MIR 889 - Advanced Topics in Human Resource Management

HR professionals are frequently tasked with developing programs to teach employees new KSAOs. Not surprisingly then, training and development is a core HR function and represents a real opportunity for organizational advantage. Over the course of this class, we will learn how to design, administer, and evaluate organizational training and development programs. Moreover, we will focus some attention on understanding the psychology of employees who may be enrolled in such programs (e.g., who is ready for training, can we identify different learning styles, how do we motivate individuals to participate and ultimately use their knowledge, etc?).

MIR 891 - Directed Special Studies

The purpose of the directed special studies/reading course is to provide additional flexibility in the MIR program to enable students to pursue in-depth study of a topic/subject relating to industrial relations and human resources management that is not covered by existing course offerings. The scope of this course will be arranged by the student in consultation with the instructor. Although the exact course format and requirements will depend on the nature of the subject area and on the discretion of the instructor, the following guidelines may be helpful: the minimum workload for the course is the same as required for a normal course; the student is normally required to undertake a review of the literature, including an annotated bibliography of the subject covered by the course; the student is normally required to write at least one major paper (minimum 20 typed pages or 5000 words in length) as a requirement for the course. The course is available only under special circumstances and with the permission of the Director. This course may be taken in any one of the three terms, but it can only be taken once during the MIR program.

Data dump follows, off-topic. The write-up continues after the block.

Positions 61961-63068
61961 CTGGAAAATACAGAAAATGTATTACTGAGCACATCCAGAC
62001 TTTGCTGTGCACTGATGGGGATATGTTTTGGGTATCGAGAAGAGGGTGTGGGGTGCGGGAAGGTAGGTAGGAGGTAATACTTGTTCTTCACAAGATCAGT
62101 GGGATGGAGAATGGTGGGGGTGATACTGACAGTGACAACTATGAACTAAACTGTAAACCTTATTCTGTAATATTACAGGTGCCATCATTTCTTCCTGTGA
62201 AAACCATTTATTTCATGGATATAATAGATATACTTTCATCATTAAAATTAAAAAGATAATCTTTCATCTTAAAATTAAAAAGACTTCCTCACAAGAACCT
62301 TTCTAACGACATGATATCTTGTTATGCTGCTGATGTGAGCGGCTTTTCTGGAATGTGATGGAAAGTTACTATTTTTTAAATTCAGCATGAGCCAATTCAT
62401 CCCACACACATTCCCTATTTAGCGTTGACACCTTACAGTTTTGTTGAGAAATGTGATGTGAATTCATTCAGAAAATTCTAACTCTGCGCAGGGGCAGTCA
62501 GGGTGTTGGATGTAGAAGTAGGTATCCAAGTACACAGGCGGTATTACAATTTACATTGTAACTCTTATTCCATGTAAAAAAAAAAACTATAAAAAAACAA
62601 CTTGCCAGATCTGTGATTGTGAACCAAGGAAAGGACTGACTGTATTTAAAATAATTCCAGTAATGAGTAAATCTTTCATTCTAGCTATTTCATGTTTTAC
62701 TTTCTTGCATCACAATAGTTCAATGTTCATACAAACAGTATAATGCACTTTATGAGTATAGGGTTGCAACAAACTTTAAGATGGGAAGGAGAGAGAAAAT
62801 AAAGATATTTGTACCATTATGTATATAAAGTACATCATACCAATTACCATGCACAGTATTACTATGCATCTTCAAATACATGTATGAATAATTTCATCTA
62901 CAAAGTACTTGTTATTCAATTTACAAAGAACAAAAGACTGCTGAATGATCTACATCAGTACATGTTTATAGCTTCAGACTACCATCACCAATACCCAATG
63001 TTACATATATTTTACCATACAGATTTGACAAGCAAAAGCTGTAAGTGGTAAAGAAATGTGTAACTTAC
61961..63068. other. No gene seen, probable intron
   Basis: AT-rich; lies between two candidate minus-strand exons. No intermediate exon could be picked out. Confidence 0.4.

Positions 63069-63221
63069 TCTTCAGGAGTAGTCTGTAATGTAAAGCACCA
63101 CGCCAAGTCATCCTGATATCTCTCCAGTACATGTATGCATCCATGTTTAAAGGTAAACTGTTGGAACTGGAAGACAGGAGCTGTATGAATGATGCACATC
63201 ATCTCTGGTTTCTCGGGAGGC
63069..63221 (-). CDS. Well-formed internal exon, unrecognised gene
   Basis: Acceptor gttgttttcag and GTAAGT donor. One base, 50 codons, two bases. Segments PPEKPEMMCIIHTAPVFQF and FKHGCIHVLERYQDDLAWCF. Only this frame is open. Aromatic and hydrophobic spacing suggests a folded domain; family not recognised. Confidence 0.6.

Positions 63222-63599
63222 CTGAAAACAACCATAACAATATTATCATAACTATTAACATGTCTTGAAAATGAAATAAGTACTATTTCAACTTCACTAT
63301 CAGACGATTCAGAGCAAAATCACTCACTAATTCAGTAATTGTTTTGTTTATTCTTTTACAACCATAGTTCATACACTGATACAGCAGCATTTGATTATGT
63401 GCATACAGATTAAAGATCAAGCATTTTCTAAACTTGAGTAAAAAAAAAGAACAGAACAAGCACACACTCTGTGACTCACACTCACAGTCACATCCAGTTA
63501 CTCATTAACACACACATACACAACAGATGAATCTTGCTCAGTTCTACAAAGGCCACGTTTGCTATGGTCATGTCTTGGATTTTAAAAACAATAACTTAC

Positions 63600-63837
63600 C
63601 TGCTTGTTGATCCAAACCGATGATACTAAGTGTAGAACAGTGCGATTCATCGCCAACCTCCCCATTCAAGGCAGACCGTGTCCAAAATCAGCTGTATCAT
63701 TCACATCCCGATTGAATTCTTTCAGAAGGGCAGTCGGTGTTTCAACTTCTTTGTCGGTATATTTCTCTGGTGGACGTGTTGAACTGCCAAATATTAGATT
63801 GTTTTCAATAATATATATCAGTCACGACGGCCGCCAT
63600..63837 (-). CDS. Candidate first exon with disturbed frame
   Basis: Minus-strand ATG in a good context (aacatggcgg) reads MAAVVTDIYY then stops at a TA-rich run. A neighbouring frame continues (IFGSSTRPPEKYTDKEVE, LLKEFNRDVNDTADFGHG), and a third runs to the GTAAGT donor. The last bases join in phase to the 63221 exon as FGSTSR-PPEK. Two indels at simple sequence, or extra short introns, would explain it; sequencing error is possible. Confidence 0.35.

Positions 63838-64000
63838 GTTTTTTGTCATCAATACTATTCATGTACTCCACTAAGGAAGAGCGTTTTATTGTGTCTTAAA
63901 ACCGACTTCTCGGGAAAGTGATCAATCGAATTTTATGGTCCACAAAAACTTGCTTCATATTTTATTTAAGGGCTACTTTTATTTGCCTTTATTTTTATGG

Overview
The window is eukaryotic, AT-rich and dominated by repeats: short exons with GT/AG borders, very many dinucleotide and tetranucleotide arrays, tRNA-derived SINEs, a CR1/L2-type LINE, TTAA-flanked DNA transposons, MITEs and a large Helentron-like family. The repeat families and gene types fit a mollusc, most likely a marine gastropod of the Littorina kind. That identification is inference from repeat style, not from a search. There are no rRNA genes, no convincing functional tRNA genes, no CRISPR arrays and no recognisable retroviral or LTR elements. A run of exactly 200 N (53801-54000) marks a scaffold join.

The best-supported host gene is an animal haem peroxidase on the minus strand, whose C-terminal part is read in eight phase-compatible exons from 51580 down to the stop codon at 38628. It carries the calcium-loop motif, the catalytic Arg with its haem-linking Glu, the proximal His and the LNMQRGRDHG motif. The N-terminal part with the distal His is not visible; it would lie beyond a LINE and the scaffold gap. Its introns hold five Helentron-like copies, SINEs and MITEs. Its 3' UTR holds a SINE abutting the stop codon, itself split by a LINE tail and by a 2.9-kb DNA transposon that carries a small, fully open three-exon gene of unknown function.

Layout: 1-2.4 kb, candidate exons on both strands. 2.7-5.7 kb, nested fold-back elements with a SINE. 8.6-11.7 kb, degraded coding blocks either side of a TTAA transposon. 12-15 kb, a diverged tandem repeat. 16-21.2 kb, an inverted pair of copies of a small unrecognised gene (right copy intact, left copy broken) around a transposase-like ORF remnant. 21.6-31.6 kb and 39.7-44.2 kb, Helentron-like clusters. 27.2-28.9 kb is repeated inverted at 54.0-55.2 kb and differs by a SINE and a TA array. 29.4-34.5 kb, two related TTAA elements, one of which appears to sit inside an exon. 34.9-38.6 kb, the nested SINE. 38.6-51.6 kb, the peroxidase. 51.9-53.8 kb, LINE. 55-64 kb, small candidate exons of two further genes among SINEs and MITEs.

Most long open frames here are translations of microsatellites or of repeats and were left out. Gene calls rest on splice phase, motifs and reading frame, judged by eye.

Skills Seminars

These seminars are designed to provide students with critical analytical, research, and interpersonal skills required of Human Resources and Labour Relations professionals in the workplace. Each seminar meets over a four-week period, and students are required to take three seminars which together will be considered a half-course. Students also have the option of taking three additional seminars, which may be counted as an elective credit. Students will not be permitted to take more than six seminars. Students who wish to drop a seminar must do so before the second scheduled class or with the permission of the instructor.

 

School of Policy Studies, Robert Sutherland Hall
Kingston, Ontario, Canada. K7L 3N6. 613.533.3020